How QuickBooks is helping small businesses leverage AI

Apps like QuickBooks Accounting and QuickBooks Self-Employed are helping small businesses and independent contractors compete with bigger companies.


Alex Chriss, Senior Vice President & Chief Product Officer of Small Business at Intuit, is innovating how small businesses do business.

Image: Courtesy of Intuit QuickBooks

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When Intuit's Alex Chriss thinks of small businesses and the self-employed, the company's senior vice president and chief product officer of small business thinks of underdogs, scrapping for cash flow and new jobs, chasing payments, and often missing payroll. In a world that's swiftly moving toward machine learning (ML) and artificial intelligence (AI), small businesses can only expect to fall further behind as bigger companies gain access to the necessary data to succeed.

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"But we're going to flip that script," he told at the QuickBooks Connect (Android, iOS) conference, this week in San Jose. "We think that when they join QuickBooks and become part of QuickBooks' ecosystem, our tools and our platform are actually going to enable them in ways they've never been enabled before. We're going to usher in a golden age of small business, where they can truly go from the underdog to the advantaged."

Here's how QuickBooks can realize its new mission with apps like QuickBooks Accounting (Android, iOS) and QuickBooks Self-Employed (Android, iOS), according to Chriss. QuickBooks currently works with 3.4 million self-employed and small businesses worldwide. With hundreds of billions of transactions, including hundreds of millions of invoices moving across that ecosystem, and tens of millions of employees being paid, QuickBooks has amassed a lot of aggregate data. The company is now applying machine learning across all of that data and applying different innovations that are advantageous to their small business customers.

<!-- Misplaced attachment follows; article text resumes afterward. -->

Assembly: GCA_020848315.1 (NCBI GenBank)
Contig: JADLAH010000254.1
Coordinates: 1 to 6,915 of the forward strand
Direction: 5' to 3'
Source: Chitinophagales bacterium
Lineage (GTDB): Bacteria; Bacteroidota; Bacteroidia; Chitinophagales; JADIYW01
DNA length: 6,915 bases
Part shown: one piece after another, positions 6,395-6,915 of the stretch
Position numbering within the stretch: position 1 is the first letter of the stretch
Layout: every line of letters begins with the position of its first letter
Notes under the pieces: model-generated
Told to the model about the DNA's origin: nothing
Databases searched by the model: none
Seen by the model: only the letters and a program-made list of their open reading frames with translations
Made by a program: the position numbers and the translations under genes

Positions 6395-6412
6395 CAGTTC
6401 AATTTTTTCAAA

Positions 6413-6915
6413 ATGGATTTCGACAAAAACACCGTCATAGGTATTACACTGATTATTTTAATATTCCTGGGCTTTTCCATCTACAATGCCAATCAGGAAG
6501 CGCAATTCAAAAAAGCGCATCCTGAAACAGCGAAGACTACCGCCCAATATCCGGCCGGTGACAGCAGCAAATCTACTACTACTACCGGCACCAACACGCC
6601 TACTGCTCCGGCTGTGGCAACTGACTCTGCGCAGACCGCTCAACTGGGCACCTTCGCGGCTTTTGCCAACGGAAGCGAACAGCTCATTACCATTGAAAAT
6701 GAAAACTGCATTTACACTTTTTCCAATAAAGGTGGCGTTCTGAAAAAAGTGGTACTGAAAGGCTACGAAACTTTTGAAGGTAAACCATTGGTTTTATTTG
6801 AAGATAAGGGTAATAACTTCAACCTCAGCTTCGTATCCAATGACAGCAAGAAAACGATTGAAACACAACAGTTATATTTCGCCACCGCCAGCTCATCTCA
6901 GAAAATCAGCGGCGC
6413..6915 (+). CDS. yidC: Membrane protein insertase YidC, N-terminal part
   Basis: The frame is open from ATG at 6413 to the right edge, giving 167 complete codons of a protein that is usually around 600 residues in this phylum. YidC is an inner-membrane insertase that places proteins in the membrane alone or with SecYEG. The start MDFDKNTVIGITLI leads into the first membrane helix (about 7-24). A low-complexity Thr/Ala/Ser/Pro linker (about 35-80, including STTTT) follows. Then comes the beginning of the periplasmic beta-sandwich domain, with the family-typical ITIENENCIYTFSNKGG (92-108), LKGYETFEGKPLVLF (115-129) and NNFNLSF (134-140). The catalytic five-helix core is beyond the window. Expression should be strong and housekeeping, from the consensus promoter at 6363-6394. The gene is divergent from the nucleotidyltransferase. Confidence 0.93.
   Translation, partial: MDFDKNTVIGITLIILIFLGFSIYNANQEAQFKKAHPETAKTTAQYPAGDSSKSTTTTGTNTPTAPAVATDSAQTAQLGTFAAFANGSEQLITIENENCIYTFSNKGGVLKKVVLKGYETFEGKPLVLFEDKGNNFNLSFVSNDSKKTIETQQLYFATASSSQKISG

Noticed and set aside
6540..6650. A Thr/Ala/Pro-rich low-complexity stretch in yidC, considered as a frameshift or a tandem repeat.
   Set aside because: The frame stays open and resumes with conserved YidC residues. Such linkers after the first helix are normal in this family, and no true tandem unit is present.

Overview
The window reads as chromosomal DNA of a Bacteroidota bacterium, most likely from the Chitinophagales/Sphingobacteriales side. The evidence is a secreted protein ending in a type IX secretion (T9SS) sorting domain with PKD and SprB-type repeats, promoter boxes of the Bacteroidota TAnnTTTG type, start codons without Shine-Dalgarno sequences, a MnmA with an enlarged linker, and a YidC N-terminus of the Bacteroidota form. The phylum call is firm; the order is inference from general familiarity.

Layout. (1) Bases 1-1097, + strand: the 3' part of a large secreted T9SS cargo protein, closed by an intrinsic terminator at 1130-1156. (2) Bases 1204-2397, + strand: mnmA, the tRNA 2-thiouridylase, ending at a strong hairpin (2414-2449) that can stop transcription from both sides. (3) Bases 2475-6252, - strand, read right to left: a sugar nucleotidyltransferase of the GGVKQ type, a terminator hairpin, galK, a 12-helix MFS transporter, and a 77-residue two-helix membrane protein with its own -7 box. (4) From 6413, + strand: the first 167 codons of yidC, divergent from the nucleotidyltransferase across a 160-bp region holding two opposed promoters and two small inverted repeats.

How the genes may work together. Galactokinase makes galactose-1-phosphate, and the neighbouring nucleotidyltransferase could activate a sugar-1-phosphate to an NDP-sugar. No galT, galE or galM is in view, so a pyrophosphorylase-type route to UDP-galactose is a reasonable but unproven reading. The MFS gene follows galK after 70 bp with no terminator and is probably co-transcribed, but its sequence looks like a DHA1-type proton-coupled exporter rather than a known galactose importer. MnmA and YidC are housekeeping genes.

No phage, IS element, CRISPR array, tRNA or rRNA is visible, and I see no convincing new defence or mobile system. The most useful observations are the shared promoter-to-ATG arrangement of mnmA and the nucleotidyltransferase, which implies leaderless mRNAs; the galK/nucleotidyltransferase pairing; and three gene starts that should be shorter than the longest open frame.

The extra mile that the company is going behind the scenes shows up in products like QuickBooks Capital, an AI-powered small business lending service. With QuickBooks Capital, instead of having to walk into a bank and being denied a loan because a company hasn't been operating for more than two years and doesn't have tons of paperwork available, QuickBooks can see a 360-degree view of the business's ecosystem and what invoices it's sent to whom and who's likely to pay the company soon. With this info, it can provide a better assessment of the business, and therefore grant the small business access to more capital if it's truly deserving. That alone, according to Chriss, has put $140 million of capital into small business's hands last year — 60 percent of which would have been denied by competing lending institutions.

QuickBooks is also leveraging the company's own ecosystem and using machine learning to automate processes like calculating sales tax or figuring out how to handle different business expenses. This is putting invaluable hours back into the hands of its clients, so that they can spend more time serving their own customers. QuickBooks is also starting to connect small businesses to the right accountant, third-party application, or even new employees to hire.

Other innovations that promise to help small businesses include the ability to receive invoiced and paid payments within 24 hours, the capacity to pay contractors on the same day, and an expanded QuickBooks Capital, which enables QuickBooks to loan small businesses from $1,500 to $100,000.

QuickBooks also has a plan to retain the small businesses that have grown into middle-market companies, too, with QuickBooks Online Advanced, suitable for up to 25 users.

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For the past 25 years QuickBooks has focused on helping small businesses get their taxes and accounting done by walking through workflows.

But Chriss — who's been with the company for 14 years and has helped launch and lead Intuit's self-employed business unit, platform-as-a-service strategy, QuickBooks App Store, and Financing business — is excited about the company's latest innovations, which take it from a mere workflow and data entry tool to one that is far more proactive and predictive, giving customers insights to help them be more successful.

As a former small business owner, his main focus has been and always will be to help small companies survive and thrive.

"I get super passionate about helping small businesses and the self-employed," Chriss said. "You see how hard these guys are fighting, and the bravery and courage that they had to have to go off and try and do it on their own. I want them to truly understand, that when they become a part of QuickBooks, they are a part of something bigger than themselves, an entire ecosystem behind them that's fighting for them that's actually going to give them an advantage. I get excited that we are leveraging the advances in technology, in ML and AI, to start helping them be more advantaged."

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By Joshua Rotter

Joshua is an editor for CNET's He covers the mobile tech and apps that power our lives and interviews celebrities about their favorite apps. Previously, he worked as an editor at Healthline and and as a contributing writer for M...